The point I would like to clarify in this blogpost – which I also had to clarify in the review session of the book at the SBL in Denver 2018 in conversation with Bart Ehrman – was that I think it is a big mistake to think that one perspective, or goal of textual criticism must exclude the other. For me it is not an “either-or” but rather it is a “both-and.” I am interested in both the initial text and the whole history of the text. I pointed out that my other recent book, the introduction to the Coherence-Based Genealogical Method, co-written with Peter Gurry in 2017, is very focused on the initial text, as we explain the new method used for the Novum Testamentum Graecum Editio Critica Maior (and in extension future Nestle-Aland editions) to reconstruct the critical text of the Greek New Testament.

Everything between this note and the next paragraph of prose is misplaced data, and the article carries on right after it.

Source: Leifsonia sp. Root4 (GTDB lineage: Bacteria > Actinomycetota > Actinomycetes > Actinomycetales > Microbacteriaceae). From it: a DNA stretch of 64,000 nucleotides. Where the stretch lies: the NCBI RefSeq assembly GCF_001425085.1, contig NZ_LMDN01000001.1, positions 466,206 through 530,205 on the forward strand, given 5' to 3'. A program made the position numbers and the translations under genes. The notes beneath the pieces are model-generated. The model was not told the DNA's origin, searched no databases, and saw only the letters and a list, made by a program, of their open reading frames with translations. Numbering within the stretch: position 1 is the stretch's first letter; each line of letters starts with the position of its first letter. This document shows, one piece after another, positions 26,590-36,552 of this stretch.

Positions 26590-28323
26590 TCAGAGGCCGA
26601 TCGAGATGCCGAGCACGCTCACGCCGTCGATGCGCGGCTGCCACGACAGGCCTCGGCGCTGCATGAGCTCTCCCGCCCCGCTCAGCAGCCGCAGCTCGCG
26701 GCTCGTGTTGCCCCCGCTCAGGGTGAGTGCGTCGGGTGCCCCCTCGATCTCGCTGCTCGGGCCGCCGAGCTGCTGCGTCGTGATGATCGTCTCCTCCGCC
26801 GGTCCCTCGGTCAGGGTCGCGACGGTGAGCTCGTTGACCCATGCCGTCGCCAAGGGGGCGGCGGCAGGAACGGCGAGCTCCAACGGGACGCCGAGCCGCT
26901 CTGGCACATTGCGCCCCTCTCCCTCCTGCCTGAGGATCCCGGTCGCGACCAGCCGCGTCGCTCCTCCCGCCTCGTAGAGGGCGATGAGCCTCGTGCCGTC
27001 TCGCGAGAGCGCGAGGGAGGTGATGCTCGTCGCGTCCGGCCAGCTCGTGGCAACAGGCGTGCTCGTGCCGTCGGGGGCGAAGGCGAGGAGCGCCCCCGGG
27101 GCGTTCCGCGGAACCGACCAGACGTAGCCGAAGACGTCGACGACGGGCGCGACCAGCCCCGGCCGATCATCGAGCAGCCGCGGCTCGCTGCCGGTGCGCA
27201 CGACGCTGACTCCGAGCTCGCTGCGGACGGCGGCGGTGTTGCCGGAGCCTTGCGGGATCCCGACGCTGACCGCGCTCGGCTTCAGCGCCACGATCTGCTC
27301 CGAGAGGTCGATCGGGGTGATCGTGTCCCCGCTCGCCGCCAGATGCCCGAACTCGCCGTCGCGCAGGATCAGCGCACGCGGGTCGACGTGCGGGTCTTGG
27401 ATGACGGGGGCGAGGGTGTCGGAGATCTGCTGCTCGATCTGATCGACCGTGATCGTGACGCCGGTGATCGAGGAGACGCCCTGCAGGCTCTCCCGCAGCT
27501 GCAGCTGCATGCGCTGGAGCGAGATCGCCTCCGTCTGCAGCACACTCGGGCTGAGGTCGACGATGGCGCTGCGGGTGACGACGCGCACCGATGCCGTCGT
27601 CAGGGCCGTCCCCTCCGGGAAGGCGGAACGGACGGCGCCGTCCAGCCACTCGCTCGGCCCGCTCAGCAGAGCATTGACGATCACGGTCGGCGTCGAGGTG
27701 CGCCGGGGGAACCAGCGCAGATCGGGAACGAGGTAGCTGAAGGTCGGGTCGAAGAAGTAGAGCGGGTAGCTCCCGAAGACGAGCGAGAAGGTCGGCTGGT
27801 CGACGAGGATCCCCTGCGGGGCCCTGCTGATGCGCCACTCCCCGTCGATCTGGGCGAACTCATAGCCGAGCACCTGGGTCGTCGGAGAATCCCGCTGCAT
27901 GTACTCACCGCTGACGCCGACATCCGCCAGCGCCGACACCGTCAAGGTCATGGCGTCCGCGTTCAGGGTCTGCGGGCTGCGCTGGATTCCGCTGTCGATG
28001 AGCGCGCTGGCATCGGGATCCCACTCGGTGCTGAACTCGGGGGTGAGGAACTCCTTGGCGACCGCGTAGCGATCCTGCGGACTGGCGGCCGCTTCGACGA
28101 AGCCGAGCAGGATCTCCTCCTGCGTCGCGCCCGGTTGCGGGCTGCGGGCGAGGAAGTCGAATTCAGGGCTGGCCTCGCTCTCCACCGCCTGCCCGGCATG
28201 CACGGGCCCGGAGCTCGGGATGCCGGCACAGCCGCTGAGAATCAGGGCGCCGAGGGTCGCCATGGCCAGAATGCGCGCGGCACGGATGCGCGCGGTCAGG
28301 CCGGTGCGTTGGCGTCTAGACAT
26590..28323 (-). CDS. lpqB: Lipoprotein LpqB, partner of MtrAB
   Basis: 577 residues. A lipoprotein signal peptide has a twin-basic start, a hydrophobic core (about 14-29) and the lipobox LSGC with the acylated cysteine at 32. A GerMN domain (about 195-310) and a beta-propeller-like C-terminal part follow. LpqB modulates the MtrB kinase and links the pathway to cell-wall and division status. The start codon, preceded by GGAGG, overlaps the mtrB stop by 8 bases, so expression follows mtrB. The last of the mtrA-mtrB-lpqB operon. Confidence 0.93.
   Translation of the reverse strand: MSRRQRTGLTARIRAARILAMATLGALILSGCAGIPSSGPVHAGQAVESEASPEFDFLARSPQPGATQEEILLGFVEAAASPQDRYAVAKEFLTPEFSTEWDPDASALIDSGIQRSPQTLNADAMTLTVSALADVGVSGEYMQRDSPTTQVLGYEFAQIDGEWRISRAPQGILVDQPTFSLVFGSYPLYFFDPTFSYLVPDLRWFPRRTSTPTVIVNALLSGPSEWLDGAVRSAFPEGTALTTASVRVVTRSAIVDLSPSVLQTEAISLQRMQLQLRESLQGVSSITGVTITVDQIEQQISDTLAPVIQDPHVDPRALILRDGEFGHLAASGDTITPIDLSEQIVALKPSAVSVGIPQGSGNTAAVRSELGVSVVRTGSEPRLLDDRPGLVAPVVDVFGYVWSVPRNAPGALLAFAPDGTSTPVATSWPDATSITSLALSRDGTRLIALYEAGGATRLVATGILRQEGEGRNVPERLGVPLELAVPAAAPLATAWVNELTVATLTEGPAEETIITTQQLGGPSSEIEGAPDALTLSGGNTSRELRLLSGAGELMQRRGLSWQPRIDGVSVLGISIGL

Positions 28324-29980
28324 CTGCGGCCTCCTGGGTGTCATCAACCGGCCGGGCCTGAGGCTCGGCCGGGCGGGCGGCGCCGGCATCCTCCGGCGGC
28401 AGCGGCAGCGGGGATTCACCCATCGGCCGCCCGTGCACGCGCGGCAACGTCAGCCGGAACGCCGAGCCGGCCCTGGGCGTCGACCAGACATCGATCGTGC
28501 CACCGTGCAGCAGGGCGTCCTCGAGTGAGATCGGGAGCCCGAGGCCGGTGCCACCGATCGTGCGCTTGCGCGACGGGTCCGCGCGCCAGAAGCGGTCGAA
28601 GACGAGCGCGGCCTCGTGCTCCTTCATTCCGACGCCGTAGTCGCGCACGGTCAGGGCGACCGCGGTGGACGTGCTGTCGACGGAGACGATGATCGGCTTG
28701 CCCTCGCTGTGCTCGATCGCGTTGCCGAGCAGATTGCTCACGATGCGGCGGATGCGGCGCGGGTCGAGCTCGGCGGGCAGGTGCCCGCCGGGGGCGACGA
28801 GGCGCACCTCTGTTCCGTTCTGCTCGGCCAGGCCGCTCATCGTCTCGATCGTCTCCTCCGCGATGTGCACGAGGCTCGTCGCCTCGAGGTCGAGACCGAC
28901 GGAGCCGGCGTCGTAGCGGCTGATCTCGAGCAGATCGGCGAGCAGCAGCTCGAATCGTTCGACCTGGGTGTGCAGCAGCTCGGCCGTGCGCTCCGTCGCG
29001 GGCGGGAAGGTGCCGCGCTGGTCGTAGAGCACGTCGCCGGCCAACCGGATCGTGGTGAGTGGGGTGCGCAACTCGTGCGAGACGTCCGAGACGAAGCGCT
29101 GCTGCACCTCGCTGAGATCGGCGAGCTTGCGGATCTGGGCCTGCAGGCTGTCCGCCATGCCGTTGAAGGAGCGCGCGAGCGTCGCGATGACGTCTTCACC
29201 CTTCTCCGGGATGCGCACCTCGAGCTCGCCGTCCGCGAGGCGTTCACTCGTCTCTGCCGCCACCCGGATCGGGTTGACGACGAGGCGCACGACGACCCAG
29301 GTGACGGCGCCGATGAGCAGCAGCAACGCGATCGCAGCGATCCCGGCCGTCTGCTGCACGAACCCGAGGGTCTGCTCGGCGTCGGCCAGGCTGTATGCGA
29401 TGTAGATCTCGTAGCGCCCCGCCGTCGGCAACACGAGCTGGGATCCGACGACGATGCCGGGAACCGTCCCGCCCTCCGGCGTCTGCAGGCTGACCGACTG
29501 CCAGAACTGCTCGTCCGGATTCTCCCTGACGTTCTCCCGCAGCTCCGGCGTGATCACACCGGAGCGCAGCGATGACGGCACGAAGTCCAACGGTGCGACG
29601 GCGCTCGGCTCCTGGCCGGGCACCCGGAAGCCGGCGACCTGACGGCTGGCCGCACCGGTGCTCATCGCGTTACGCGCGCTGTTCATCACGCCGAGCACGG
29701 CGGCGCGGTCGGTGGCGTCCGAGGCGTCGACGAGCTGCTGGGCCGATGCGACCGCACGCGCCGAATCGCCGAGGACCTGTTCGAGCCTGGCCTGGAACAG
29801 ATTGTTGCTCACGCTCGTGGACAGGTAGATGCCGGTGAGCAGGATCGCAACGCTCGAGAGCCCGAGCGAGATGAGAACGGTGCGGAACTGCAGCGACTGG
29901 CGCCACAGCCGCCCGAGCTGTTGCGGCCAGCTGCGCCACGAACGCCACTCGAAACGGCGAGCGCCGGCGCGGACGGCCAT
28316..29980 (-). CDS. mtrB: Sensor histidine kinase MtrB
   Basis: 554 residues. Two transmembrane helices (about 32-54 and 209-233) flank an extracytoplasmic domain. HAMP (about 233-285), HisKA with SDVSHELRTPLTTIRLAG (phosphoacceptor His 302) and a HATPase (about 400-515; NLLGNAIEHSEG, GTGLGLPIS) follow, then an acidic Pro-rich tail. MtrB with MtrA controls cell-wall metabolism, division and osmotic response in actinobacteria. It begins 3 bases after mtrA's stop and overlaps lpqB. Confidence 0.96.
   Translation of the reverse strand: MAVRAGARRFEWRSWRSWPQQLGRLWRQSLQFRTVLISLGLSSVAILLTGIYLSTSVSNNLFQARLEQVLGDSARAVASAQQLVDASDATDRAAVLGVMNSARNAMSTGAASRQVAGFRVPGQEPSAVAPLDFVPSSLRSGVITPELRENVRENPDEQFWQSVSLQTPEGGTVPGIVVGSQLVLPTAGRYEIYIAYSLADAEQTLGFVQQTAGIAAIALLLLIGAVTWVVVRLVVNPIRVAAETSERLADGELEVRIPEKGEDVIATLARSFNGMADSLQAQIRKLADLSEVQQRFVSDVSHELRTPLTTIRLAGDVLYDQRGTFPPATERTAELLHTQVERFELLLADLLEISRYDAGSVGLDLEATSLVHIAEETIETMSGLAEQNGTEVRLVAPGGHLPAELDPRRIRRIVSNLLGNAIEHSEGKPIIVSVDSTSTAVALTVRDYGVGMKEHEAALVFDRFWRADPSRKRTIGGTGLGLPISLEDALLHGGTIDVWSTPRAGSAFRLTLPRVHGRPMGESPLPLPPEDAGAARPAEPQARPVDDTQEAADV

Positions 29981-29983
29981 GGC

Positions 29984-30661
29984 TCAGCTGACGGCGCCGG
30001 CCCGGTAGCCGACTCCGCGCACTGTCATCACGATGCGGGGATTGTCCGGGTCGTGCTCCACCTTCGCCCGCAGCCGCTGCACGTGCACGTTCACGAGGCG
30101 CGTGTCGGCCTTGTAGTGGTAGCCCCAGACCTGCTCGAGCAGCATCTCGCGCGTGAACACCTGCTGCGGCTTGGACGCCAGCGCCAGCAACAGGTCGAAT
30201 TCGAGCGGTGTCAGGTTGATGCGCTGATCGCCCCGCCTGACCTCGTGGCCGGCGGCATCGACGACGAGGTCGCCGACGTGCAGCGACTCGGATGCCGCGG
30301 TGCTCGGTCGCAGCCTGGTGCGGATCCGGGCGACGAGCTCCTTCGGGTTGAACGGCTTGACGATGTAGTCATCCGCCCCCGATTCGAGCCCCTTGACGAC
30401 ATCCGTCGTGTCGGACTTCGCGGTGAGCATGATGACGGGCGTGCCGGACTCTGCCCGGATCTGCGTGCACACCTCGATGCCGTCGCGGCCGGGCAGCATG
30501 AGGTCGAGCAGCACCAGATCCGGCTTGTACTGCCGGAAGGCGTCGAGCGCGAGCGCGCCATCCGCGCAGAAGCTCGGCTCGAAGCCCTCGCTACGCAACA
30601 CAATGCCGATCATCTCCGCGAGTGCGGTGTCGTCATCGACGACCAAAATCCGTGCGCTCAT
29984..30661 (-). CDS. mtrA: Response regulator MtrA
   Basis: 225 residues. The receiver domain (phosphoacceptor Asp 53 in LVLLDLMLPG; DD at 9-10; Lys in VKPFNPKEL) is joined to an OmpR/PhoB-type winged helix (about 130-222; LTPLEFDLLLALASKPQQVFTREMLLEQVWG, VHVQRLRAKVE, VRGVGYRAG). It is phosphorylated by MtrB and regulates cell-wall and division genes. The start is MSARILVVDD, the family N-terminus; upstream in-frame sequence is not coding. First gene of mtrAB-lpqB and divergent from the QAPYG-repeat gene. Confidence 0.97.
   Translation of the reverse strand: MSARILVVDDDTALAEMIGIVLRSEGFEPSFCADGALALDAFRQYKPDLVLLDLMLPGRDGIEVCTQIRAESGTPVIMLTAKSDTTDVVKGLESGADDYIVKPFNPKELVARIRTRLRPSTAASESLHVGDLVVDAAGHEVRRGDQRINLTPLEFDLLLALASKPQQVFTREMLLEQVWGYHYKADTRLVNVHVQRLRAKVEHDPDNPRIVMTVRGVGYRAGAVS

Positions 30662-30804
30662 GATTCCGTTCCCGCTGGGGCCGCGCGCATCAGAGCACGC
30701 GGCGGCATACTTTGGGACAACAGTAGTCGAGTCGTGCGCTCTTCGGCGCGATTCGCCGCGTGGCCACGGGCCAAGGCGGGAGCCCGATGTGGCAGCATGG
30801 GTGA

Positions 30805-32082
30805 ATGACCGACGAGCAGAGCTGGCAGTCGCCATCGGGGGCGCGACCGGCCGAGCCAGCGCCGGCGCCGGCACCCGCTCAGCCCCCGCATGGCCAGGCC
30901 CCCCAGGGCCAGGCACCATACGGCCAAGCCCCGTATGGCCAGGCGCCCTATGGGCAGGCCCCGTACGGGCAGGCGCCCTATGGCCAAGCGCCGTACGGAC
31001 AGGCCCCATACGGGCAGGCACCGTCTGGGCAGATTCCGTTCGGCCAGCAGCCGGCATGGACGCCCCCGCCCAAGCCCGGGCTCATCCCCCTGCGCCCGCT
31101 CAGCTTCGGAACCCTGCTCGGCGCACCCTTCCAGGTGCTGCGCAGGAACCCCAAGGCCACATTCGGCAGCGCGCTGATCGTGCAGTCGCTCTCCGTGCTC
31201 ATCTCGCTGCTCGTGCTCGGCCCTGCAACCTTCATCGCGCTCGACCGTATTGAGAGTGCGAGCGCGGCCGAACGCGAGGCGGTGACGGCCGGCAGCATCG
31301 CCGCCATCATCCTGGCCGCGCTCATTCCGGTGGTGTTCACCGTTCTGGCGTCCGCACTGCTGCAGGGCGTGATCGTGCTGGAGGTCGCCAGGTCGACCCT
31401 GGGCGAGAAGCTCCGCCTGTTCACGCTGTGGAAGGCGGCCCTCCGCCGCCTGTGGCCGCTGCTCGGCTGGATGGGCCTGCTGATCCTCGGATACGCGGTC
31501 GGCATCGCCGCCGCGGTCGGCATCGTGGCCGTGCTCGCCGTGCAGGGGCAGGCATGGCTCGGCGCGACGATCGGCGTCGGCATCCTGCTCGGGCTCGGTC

I have had to repeat this point over and over again, because there are clearly scholars who are “either-or”-oriented on both sides and want to play out their perspective against the other. There are those who stick to their reconstructed or received text and pay less attention to textual variants (they are of binary character, to use Eldon Epp’s language, either in or out), and, conversely, there are scholars disinterested in the classic goal of textual criticism – to reconstruct an initial (or original) text – and this is true for textual criticism in general. With a renewed focus on material culture, ancient media studies, New Philology and Digital Humanities we have seen a resurgence of interest in manuscripts (texts and paratexts), scribes and textual variants (as “windows”into the social history of Christianity), etc., but I would like to see this as a broadening of the field where different perspectives can be mutually fruitful.